"Well," I said to one of them, a dark-haired girl who had only just started in the department, and who would only be with us for two months. "There are many abnormalities on the scan. See how many you can identify."

"There's a frontal skull fracture, and it's depressed - - - the bone's been pushed into the brain."

"What's happened to the brain?"

"There is blood in it - - - contusions."

"Yes. The contusions on the left are so big that it's called a burst frontal lobe. All that area of brain has been destroyed. And what about the other side?"

"There are contusions there as well, but not as big."

"I know he was talking at first and in theory might make a good recovery but sometimes you get delayed intraparenchymal bleeding like this and the scan now shows catastrophic brain damage."

"What's his prognosis?" I asked the registrar.

"Not good," she said.

"But how much not good?" I asked. "Fifty per cent? Ninety per cent?"

"He might recover."

"Oh come off it! With both his frontal lobes smashed up like that? He hasn't got a hope in hell. If we operate to deal with the bleeding he might just survive but he'll be left hopelessly disabled, without language and probably with horrible personality change as well. If we don't operate he'll die quickly and peacefully."

"Well, the family will want something done. It's their choice," she replied.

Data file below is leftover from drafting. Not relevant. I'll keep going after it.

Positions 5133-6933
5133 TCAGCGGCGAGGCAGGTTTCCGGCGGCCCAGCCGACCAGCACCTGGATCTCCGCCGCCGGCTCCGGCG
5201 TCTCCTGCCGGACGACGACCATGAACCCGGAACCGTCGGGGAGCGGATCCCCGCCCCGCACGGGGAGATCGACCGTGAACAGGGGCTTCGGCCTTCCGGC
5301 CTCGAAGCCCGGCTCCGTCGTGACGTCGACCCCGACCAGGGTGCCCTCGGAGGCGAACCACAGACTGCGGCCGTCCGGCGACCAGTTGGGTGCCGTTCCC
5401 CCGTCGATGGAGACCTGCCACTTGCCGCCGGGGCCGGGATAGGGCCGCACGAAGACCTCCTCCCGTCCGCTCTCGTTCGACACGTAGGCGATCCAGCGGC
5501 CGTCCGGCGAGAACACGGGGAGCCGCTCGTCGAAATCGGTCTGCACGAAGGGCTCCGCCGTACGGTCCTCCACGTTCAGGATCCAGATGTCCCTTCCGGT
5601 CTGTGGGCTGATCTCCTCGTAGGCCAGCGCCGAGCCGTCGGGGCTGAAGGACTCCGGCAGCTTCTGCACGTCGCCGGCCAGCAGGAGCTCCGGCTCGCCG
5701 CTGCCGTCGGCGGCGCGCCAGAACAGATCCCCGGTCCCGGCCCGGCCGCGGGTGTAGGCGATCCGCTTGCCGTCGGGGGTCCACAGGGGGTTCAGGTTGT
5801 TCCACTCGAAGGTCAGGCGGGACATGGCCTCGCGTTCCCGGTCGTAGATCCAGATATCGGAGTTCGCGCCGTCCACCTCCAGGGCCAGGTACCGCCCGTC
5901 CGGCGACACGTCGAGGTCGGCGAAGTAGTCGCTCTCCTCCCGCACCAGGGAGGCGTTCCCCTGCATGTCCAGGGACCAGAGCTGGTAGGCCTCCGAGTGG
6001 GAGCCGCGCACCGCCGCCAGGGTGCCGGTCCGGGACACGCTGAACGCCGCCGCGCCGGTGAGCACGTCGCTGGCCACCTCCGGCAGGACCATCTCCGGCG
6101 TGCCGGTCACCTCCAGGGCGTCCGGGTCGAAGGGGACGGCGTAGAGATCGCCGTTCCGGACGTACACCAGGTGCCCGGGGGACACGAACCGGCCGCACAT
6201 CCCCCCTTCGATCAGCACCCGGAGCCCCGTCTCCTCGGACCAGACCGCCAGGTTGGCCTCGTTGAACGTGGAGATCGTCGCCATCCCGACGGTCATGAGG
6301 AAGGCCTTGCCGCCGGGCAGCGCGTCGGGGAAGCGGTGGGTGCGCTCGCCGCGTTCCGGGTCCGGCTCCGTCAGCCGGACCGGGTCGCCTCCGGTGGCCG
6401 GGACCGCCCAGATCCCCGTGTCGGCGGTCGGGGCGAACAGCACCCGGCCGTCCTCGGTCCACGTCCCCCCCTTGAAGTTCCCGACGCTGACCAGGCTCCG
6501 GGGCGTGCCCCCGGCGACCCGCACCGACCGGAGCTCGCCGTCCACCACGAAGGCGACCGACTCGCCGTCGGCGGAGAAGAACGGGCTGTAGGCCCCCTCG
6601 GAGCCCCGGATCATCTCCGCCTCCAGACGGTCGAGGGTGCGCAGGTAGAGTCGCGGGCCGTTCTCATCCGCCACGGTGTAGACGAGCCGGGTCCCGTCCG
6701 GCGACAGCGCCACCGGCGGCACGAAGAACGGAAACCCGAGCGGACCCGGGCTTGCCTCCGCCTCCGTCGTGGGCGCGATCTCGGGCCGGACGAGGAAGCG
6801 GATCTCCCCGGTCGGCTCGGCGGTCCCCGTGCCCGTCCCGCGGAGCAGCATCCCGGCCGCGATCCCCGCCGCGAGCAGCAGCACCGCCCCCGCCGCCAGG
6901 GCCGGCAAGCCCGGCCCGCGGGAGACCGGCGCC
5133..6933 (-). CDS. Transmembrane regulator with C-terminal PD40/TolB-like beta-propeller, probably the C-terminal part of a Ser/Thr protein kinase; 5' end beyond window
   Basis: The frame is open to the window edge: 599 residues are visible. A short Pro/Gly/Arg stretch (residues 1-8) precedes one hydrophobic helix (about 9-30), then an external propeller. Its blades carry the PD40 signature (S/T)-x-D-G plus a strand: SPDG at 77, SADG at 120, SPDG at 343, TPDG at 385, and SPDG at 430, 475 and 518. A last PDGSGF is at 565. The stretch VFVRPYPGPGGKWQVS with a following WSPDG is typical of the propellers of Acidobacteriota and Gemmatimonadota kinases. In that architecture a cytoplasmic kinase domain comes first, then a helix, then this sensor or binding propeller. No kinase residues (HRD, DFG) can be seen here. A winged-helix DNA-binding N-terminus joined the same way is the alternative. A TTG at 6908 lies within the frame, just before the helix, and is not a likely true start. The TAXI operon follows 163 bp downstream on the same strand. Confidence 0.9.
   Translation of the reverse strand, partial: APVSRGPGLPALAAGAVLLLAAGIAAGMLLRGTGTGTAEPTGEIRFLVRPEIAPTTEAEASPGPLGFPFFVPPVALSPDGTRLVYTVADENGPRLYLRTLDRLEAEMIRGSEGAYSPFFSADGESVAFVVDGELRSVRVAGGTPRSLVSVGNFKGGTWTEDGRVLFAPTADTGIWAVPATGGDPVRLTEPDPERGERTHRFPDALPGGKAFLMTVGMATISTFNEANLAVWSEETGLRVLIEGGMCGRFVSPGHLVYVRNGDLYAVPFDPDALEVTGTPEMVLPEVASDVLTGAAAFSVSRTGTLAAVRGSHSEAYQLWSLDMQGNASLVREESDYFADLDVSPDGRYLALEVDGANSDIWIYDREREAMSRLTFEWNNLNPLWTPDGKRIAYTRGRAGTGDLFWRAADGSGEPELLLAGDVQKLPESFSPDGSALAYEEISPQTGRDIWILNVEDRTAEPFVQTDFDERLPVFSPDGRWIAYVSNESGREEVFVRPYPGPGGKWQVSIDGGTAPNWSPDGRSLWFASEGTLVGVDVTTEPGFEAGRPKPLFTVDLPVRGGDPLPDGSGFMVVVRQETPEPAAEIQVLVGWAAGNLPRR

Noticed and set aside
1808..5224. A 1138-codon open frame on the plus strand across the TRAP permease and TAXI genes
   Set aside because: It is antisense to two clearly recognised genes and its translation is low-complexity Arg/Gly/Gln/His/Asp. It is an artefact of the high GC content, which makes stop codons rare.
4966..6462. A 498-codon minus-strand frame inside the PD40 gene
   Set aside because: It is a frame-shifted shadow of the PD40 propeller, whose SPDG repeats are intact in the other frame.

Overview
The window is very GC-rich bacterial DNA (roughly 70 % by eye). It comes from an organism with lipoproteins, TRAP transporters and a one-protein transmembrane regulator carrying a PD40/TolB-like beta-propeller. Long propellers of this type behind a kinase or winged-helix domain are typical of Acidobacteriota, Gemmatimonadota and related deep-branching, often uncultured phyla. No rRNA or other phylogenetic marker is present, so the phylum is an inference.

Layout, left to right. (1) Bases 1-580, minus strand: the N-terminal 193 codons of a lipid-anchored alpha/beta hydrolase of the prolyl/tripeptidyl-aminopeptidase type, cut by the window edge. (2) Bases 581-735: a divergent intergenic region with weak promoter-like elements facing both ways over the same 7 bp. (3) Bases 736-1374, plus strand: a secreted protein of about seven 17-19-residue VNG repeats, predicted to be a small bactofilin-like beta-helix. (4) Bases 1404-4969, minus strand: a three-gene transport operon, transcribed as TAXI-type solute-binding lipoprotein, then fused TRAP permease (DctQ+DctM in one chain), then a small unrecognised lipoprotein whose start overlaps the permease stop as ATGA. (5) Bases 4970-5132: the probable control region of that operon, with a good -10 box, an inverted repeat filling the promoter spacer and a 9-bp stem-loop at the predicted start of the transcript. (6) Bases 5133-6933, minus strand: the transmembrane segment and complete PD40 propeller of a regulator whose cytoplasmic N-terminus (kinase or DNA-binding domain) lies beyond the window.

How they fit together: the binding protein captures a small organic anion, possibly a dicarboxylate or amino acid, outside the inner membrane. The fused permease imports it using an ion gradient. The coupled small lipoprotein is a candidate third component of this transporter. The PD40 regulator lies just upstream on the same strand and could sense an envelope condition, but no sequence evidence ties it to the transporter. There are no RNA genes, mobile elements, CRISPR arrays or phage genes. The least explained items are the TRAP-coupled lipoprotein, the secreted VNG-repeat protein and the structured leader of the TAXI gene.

I told her that what the family wanted would be entirely determined by what she said to them. If she said "we can operate and remove the damaged brain and he may just survive" they were bound to say that we should operate. If, instead, she said "If we operate there is no realistic chance of his getting back to an independent life. He will be left profoundly disabled. Would he want to survive like that?" the family would probably give an entirely different answer. What she was really asking them with the first question was "Do you love him enough to look after him when he is disabled?" and by saying this she was not giving them any choice. In cases like this we often end up operating because it's easier than being honest and it means that we can avoid a painful conversation. You might think the operation has been a success because the patient leaves the hospital alive but if you saw them years later - - - as I often do - - - you would realize that the result of the operation was a human disaster."